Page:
You won't find an official answer, and the trials in children are phase 2 and not scheduled for completion until August 2017.
So let's resort to the logic of first principles.
Children are different in three primary ways (physiologically)
- They are growing both physically and mentally
- They may not have all the metabolic pathways for drug breakdown seen in adults
- They are a different weight
He's old enough that most of his bits are fully formed but some - cartilage in bones allowing them to grow, and his brain are not - it's possible these medications could do stuff here - ?
You can observe that for many common medications there are < 12 yo doses and then Adult doses - tick
If your son is full sized then we need not have concerns that the tablet size is too big for his body - tick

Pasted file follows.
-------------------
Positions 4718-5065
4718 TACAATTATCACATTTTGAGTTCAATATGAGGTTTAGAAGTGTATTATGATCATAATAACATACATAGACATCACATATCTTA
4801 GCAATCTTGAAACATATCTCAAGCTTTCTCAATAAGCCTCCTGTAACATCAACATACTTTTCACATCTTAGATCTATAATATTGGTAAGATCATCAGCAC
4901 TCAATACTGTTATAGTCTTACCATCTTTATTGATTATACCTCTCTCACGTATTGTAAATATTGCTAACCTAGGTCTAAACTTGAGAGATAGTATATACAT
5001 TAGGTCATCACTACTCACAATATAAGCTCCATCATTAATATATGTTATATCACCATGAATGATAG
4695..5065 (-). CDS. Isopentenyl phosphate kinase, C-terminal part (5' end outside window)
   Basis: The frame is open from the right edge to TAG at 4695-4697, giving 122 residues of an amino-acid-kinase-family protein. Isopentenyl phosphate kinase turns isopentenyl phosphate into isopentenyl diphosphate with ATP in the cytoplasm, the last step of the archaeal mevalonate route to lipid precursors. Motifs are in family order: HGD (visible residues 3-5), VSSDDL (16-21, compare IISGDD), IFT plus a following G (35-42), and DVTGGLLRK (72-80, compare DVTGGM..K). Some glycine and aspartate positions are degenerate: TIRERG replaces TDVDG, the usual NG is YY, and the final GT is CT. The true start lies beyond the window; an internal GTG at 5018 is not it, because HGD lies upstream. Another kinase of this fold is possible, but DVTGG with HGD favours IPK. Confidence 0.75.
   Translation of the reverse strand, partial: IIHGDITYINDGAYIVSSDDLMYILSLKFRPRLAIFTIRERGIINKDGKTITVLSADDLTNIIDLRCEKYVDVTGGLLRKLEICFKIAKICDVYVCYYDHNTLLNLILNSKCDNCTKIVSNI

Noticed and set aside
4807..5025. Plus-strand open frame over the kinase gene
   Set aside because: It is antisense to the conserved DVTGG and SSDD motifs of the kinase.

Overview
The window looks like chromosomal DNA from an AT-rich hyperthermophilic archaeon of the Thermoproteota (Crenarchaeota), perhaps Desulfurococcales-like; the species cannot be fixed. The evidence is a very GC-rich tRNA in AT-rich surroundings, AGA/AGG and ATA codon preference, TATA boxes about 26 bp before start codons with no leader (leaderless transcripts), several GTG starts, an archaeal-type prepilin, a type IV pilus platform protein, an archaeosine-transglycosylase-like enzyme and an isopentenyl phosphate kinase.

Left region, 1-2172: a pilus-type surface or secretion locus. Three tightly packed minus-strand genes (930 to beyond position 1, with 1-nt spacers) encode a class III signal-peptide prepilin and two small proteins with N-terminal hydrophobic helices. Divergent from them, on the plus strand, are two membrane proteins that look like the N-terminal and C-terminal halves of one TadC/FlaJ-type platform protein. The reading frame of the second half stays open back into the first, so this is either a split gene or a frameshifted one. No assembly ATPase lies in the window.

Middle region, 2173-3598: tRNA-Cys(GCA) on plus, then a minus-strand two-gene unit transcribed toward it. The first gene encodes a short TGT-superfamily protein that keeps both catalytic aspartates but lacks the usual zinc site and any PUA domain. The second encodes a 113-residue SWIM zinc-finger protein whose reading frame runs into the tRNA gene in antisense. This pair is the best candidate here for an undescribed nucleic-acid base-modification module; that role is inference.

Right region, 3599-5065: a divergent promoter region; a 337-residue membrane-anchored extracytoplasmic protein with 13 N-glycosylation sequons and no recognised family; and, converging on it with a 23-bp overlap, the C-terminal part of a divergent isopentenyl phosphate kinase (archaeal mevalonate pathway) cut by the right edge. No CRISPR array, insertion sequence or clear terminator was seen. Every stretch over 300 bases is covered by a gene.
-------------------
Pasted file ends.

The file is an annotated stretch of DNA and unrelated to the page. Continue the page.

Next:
So if you weigh up the risks of treatment they are real, and to a degree unknown.
Then you look at the impact of Hep C and the risks of having it - they are real, substantial and well known.
To my logic the risk of treatment are small, the risks of not treatment are large, so the risk:benefit stacks up on the treatment side.
He's around the age of Gillick competence which is where the child is deemed capable of consent (usual situation an underage girl seeking either contraception or a termination).
On that basis if he wants to do it, and you are assessing a significant impact treatment is not unreasonable.
There is nothing magical that suddenly happens on a child's 18th birthday that says yesterday treatment was dangerous, but today it's safe. It is an arbitrary line in the sand and an adult sized 15 year old should tolerate an adult dose of medication fine and have a risk profile similar to an adult.
I would certainly be thinking along your lines if faced with the same dilemma.